Plans for Automotive Web, E-mail Stall

 
 
By Lisa Vaas  |  Posted 2002-01-08 Print this article Print
 
 
 
 
 
 
 

New car buyers can get zero percent financing, but they shouldn't expect e-mail or dashboard-delivered stock quotes in their new vehicles anytime in the near future, according to a new, global study of 103 executives at automotive manufacturers and suppli

New car buyers can get zero percent financing, but they shouldnt expect e-mail or dashboard-delivered stock quotes in their new vehicles anytime in the near future, according to a new, global study of 103 executives at automotive manufacturers and suppliers conducted by KPMG LLP, in Detroit. Of the executives surveyed, 71 percent said that the highest priority for telematics use over the next five years will be for emergency notification. Sixty-eight percent said diagnostics and repair tools will be the most important use of the technology, followed by navigation (66 percent) and traffic management (60 percent). Messaging scored a low 33 percent, while accessing content such as stock quotes or sports scores was at the bottom of the list, at 19 percent. Indeed telematics as a whole ranked fourth, at 41 percent, when executives were asked to identify the most important innovations to come in the next five years. It was outranked by safety innovations (68 percent), fuel-cell technology (64 percent) and drive-by-wire electronics (50 percent).
Contributing to telematics fading from the technology scene may be that a full 33 percent of those surveyed didnt know what the term meant. Brian Ambrose, national industry director of KPMGs Industrial and Automotive practices, thinks that none of this is good news for the industry or the technology. "This doesnt bode well for an industry trying to sell these new technologies," he said in a statement. "What consumers want is value and safety. In fact, safety has been the sole driver of the penetration of telematics around the globe to date."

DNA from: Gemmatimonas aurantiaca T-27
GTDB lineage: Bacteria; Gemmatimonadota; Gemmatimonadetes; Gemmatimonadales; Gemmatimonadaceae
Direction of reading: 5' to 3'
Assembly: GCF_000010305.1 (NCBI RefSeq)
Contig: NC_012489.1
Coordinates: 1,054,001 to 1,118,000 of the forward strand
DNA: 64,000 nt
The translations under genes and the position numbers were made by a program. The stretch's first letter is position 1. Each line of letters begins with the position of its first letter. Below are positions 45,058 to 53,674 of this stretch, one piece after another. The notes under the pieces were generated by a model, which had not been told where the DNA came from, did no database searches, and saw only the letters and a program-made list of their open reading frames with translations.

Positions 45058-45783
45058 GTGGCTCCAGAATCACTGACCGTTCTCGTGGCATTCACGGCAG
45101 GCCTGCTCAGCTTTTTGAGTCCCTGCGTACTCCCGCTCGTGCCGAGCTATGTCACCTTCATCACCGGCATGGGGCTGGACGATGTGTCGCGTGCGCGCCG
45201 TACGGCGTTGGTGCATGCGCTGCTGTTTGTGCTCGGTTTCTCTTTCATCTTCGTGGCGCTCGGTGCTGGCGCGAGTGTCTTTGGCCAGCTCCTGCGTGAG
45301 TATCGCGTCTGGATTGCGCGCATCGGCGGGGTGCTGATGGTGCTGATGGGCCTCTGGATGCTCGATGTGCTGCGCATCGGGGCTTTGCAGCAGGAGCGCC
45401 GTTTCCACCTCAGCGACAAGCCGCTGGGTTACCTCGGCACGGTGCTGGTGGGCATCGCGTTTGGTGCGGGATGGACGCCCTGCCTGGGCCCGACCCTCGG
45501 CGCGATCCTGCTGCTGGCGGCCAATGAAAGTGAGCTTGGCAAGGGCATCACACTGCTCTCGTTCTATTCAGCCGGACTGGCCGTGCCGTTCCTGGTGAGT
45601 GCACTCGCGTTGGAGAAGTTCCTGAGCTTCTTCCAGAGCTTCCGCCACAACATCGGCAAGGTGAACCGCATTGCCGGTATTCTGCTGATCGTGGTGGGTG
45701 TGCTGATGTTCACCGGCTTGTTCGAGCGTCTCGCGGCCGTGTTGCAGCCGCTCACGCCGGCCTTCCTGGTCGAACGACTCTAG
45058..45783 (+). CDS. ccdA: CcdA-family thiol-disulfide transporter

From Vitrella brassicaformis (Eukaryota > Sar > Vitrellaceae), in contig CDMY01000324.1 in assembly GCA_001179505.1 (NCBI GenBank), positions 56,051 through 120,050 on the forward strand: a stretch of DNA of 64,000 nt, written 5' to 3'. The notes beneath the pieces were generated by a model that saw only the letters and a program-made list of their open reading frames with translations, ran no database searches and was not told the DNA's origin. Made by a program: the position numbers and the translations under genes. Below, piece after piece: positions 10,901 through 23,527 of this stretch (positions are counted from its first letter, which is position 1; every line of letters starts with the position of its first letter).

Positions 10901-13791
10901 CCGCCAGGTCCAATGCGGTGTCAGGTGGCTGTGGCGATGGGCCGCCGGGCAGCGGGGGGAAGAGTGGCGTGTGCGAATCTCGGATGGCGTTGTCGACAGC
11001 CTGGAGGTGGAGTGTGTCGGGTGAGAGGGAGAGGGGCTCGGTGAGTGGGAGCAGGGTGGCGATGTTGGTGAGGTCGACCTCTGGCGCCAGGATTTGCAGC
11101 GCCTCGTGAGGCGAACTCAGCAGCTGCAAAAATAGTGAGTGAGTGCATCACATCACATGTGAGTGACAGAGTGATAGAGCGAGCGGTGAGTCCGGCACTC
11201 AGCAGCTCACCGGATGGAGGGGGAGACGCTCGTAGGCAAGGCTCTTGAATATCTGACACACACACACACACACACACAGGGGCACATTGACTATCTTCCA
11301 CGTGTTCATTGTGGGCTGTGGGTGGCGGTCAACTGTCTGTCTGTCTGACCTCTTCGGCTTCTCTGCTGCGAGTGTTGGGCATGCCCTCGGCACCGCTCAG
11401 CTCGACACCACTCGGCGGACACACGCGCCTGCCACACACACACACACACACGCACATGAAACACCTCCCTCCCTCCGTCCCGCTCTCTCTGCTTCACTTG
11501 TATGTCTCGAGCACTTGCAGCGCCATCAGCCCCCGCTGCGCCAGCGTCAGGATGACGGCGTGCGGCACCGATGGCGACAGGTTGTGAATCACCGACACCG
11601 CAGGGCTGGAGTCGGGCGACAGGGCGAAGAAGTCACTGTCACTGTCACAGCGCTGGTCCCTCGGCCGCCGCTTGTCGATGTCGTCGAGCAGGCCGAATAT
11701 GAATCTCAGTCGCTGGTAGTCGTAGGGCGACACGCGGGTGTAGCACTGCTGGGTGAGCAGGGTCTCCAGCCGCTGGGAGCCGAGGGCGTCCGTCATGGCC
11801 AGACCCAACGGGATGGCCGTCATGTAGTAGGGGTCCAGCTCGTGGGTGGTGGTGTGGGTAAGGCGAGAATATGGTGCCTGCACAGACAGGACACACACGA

Lisa Vaas is News Editor/Operations for eWEEK.com and also serves as editor of the Database topic center. Since 1995, she has also been a Webcast news show anchorperson and a reporter covering the IT industry. She has focused on customer relationship management technology, IT salaries and careers, effects of the H1-B visa on the technology workforce, wireless technology, security, and, most recently, databases and the technologies that touch upon them. Her articles have appeared in eWEEK's print edition, on eWEEK.com, and in the startup IT magazine PC Connection. Prior to becoming a journalist, Vaas experienced an array of eye-opening careers, including driving a cab in Boston, photographing cranky babies in shopping malls, selling cameras, typography and computer training. She stopped a hair short of finishing an M.A. in English at the University of Massachusetts in Boston. She earned a B.S. in Communications from Emerson College. She runs two open-mic reading series in Boston and currently keeps bees in her home in Mashpee, Mass.
 
 
 
 
 
 
 

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